Aaron’s Hernandez’s jury’s question had to have made the prosecutors toss and turn in their sleep, if they slept at all. As best I can tell it asked the judge according to this report: “questions to clarify two weapon and ammunition possession charges Hernandez faces in addition to the murder charge. Hernandez is charged with illegally possessing a .45-caliber handgun and .22-caliber ammunition.”
Another report has it that the jury asked “if the principle of “constructive possession,” one of the elements of both charges, means that Hernandez intended to use the firearm.” Judge tells the jurors that means he must have some type of control over it.
The nightmare the prosecutors had last night goes back to the decision to charge Hernandez with those minor charges in the first place. I never could figure out why prosecutors add in the minor charges in a murder or other serious felony case. The idea is to convict the guy or gal of the offense you believe was committed; throwing in the junk can give the jury a way out or confuse it so that it no longer focuses on what is important. A prosecutor should asked “will I be happy if the jury gives the defendant a pass on the main charge and convicts on the minor charges?”
In this case it will be little comfort to anyone except Hernandez and the defense team if he is found guilty of possession of ammunition and not guilty of murder. The initial blunder in bringing this charge is the reason the jury asked the question. It should have been avoided.
But it is worse than that, much worse. It seems to suggest, and when I say this you must remember the way juries work is often inscrutable, that one or some jurors are having doubts that Hernandez did the shooting. If that’s the case, much of the prosecutors compelling evidence is being ignored.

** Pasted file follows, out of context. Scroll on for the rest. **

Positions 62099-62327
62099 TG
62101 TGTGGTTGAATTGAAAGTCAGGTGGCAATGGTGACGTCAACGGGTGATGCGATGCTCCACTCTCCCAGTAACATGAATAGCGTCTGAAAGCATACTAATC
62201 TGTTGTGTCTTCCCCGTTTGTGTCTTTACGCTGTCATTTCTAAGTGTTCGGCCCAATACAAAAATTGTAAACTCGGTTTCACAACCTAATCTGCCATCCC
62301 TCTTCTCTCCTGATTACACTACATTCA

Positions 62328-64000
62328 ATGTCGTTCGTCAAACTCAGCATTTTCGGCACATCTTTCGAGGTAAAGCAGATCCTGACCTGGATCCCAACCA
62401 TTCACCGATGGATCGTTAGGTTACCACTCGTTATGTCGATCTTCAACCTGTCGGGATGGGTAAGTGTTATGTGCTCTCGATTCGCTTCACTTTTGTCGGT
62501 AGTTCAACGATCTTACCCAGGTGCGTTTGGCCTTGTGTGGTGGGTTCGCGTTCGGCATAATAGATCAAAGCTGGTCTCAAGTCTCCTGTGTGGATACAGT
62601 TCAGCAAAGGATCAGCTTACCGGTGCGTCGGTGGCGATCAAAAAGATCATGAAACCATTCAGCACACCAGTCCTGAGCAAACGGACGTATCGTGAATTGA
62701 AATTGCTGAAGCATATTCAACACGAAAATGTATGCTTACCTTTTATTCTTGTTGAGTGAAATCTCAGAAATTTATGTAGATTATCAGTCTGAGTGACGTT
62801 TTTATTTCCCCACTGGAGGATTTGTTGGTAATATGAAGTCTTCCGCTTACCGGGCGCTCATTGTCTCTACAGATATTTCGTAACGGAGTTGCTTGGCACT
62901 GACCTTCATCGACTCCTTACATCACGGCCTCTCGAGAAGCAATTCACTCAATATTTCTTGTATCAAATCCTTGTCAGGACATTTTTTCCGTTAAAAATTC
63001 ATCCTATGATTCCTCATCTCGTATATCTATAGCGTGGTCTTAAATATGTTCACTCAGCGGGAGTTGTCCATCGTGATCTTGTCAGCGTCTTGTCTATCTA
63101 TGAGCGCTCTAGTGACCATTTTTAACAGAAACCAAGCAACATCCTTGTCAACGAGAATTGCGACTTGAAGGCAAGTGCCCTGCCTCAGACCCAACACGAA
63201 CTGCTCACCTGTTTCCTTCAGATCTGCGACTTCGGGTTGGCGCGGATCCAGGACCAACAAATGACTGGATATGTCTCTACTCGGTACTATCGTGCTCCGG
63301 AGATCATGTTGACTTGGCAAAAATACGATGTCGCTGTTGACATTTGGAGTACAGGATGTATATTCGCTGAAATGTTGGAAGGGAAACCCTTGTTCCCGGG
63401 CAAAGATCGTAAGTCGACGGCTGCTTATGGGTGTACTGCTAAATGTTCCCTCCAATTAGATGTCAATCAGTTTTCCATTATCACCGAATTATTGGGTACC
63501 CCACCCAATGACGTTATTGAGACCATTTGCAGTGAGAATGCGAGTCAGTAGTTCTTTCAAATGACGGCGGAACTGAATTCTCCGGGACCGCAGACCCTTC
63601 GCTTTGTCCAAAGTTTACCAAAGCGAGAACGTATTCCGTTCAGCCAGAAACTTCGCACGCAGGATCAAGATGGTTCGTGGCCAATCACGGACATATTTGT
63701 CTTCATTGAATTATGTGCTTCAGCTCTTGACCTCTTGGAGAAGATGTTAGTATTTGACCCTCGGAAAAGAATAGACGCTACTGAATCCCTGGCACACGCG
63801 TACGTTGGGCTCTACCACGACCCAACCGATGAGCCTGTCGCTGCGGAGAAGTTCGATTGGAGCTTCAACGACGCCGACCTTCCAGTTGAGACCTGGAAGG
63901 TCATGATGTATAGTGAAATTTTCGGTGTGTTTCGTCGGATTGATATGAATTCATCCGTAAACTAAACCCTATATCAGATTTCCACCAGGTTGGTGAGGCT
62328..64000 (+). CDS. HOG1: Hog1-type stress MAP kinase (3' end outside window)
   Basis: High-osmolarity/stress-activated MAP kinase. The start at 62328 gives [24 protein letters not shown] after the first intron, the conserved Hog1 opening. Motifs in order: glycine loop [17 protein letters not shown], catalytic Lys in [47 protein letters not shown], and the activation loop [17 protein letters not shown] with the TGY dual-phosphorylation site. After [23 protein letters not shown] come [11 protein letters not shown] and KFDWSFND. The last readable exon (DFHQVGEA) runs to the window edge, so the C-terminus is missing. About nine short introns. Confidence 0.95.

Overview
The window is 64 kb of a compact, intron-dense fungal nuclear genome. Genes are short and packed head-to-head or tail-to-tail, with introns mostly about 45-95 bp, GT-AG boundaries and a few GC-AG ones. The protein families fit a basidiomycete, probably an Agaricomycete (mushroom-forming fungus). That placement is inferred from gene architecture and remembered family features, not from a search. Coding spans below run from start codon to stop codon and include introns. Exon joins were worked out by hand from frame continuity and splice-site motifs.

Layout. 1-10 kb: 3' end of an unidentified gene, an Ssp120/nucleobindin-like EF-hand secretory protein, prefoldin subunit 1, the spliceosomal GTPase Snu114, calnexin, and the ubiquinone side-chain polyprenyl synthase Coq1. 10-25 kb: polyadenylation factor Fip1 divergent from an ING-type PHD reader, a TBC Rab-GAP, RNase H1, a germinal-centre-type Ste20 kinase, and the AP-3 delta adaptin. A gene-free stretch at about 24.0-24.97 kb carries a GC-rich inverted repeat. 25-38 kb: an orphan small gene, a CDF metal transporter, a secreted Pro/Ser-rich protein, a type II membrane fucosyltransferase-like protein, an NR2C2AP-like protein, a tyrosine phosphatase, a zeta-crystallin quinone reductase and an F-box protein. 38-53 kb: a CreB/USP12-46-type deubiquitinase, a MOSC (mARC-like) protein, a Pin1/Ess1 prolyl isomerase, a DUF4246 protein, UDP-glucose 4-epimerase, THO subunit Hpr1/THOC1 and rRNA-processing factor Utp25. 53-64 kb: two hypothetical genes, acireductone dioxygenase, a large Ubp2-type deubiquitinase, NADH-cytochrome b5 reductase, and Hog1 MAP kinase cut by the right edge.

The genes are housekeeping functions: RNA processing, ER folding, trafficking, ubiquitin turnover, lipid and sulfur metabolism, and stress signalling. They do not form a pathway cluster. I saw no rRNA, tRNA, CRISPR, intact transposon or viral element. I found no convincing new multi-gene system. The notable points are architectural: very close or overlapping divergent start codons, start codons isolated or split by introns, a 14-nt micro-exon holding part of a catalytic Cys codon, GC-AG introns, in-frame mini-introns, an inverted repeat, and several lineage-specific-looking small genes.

If any of the jurors believe one of the other guys with Hernandez did the murder of Odin Llyod – perhaps the one who was on the imagined PCP trip – then it is going to be difficult pinning this on the defendant who the defense conceded was at the scene of the murder but noted he was a confused young man of 23 who saw his friend murdered and didn’t know what to do about it.
(There’s no doubt Hernandez was confused. The trial testimony that went unrebutted was that he was a chain smoker of marijuana. As someone suggested, you have to wonder about the Patriots and the NFL drug testing system.)
Jamie Sultan argued the case for Hernandez. I remember him back in the ’90s as a young attorney who was very effective in presenting cases in a calm logical manner. It is quite an accomplishment if he has, as the question seems to indicate, in this pretty open and shut case taken the gun out of Hernandez’s hands in his final argument. That’s one thing the prosecution did not want.
If the jurors believe Hernandez did not have the .45 caliber Glock weapon that was used to murder Llyod – after all it was not found at his house during the search and the other two men with him had left and probably taken the gun with them – it would not have been in the black bag that Hernandez’s girlfriend tossed into the dumpster since the defense cleverly came up with her smelling marijuana in the box in the black bag as the reason she threw it away something she had not mentioned before – then to convict Hernandez the jurors have to find that Hernandez was involved in a joint enterprise with the one who did the murder.
The problem with that is that a joint enterprise requires the participants to agree upon what is to happen. There is no evidence of an agreement especially if the jurors believe against all the evidence otherwise that some type of PCP mental explosion caused the murder. That’s difficult to do because it was Hernandez who was driving the car and drove his “friend” Odin to the place of his murder.
The deliberations of jurors can run amok. The questions can sometimes indicate little. Uncertainty is the name of the game. But had I been prosecuting that case I’d certainly not have slept a wink last night.